Senator IAN MACDONALD: I appreciate the thoughts behind Senator Burston's bill, which, again, is a bill to establish a joint parliamentary committee to look at whether an Australia Fund should be created, for all the right reasons. But I've demonstrated in the short time available to me just some of the things that the government's done that are already doing what Senator Burston imagines the Australia Fund bill might do. I also point out to the Senate that, as I mentioned previously, a similar bill was brought before the House of Representatives in 2014. A committee was set up, and it was informed by a public consultation process and inquiries. It held a number of hearings throughout Australia, including in Canberra, Tasmania and Melbourne. It heard witnesses from a range of stakeholders including industry peak bodies and Public Service officials. Furthermore, the committee received 18 submissions from groups from as wide a field as Oysters Australia, the Australian Prawn Farmers Association and rural business development. Based on the evidence, the committee did not believe that the case had been made from public submissions to support a new fund of the type outlined in this bill. Recommendation 9 of that committee's report stated:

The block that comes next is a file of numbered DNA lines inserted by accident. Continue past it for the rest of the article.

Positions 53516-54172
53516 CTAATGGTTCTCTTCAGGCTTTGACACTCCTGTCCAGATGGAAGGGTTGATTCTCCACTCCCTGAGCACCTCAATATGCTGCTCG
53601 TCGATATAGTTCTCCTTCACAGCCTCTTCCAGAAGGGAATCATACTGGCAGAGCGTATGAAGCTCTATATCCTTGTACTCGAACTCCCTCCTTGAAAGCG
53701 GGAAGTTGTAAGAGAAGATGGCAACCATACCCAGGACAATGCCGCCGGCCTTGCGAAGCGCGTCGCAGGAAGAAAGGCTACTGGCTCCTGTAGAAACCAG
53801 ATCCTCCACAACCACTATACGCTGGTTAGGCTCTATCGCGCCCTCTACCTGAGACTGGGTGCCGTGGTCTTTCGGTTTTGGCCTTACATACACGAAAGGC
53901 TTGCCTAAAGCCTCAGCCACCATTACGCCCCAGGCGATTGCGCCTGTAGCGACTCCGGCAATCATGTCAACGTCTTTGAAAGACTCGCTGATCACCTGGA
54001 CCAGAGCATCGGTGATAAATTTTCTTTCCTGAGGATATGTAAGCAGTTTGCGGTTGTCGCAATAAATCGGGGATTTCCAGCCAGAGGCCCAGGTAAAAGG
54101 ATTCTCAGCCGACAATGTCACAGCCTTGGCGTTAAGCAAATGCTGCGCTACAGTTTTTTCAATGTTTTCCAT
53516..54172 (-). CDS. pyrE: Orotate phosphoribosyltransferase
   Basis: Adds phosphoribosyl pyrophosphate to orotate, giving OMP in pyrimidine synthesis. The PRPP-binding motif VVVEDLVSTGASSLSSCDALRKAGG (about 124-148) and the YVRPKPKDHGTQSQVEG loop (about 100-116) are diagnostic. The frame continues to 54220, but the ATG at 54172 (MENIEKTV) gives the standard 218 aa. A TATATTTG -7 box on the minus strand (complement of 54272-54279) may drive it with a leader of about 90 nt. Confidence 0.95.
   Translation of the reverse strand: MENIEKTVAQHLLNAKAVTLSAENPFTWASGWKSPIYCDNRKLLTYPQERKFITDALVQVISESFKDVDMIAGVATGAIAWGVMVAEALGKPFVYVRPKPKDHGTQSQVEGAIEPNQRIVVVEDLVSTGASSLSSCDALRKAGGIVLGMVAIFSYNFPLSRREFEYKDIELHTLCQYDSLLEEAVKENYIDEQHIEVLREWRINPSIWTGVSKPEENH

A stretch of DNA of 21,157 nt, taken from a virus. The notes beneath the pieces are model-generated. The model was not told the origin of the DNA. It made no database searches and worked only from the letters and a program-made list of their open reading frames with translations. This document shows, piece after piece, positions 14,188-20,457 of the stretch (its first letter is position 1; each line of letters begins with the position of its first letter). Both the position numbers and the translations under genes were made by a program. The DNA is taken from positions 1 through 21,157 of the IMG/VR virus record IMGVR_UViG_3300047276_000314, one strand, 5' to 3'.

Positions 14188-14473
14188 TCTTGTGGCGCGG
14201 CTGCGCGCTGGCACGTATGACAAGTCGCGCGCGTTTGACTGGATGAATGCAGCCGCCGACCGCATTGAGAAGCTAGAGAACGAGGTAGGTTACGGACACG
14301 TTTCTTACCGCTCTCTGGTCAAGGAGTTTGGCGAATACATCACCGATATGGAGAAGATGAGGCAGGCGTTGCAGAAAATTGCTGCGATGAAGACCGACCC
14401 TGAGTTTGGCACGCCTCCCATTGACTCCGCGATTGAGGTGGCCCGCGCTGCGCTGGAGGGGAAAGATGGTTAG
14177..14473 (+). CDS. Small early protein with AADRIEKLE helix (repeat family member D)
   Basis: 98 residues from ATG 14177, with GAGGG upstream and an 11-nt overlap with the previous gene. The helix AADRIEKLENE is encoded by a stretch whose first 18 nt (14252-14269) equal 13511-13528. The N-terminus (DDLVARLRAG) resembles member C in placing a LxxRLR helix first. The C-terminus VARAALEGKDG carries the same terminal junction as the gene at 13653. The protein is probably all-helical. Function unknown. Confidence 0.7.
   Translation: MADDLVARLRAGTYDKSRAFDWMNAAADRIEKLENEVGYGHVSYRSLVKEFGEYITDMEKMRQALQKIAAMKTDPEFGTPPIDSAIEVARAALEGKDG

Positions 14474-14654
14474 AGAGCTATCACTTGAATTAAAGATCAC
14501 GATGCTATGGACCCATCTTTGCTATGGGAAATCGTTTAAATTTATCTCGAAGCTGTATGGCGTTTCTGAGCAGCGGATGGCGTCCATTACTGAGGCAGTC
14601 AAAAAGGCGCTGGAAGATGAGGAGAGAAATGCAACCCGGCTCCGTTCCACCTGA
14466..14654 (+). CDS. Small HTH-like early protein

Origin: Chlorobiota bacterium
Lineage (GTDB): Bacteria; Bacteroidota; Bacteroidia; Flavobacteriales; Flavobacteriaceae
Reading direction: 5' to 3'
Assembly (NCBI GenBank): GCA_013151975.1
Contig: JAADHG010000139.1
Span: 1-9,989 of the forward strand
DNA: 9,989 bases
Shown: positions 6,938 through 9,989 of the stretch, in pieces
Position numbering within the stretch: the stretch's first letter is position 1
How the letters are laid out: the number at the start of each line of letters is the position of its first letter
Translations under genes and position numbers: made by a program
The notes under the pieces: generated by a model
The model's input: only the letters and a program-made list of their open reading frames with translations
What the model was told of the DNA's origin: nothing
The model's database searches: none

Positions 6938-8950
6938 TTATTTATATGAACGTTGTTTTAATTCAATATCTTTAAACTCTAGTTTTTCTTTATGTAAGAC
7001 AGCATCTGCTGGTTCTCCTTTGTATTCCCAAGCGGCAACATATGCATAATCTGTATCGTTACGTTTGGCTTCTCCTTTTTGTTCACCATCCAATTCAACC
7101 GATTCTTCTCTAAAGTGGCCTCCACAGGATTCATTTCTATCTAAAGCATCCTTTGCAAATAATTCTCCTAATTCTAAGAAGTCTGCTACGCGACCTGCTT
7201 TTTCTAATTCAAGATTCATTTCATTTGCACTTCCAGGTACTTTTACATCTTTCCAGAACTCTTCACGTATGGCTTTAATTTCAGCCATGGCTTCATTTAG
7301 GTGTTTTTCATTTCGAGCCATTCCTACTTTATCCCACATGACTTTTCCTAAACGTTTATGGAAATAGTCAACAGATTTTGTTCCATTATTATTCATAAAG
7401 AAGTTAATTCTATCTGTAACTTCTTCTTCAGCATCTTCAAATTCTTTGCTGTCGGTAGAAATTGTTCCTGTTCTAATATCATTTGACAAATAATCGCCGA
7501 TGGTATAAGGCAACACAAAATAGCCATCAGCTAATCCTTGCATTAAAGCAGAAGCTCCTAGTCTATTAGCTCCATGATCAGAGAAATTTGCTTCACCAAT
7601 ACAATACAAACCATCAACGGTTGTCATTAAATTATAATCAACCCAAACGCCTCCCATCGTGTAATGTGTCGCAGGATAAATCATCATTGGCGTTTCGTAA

The committee does not recommend the establishment of an Australia Fund.
So I won't be supporting this bill and the government won't be supporting this bill, for the reason that it's already been investigated by a parliamentary committee that decided not to recommend the establishment of a fund. As I've pointed out in my speech, the government has already, in different ways, done the sorts of things that the fund would seek to do if it were established following the parliamentary committee. I say to Senator Burston: in fact, you're repeating or borrowing from the ideas already introduced by this government. I might say Mr Palmer is very good at that, and I always take it as a sign of praise that Mr Palmer also has pinched the idea that I have been talking about for some months now, about a review of the current zone tax rebate system. I see on TV advertisements that Mr Palmer has picked up my idea and is now talking about it. I quite like Mr Palmer, but I say with respect to him that his idea of giving everyone 200 kilometres from a capital city a 20 per cent reduction in income tax just doesn't pass the seriousness test. But I'm hopeful, and I keep advocating to the government that the zone rebate scheme—set up, I concede, by a Labor government in 1945—was a good scheme. It ticked all the right boxes then. It needs review and updating, and it needs an indexation of the benefits. I'm hopeful that the government will hear the calls for a review of that existing zone tax rebate scheme and the analogous remote area allowance.
But thanks to Senator Burston for raising this important issue. It allows me to point out the things this government is already doing to address the concerns that Senator Burston raised when opening this debate.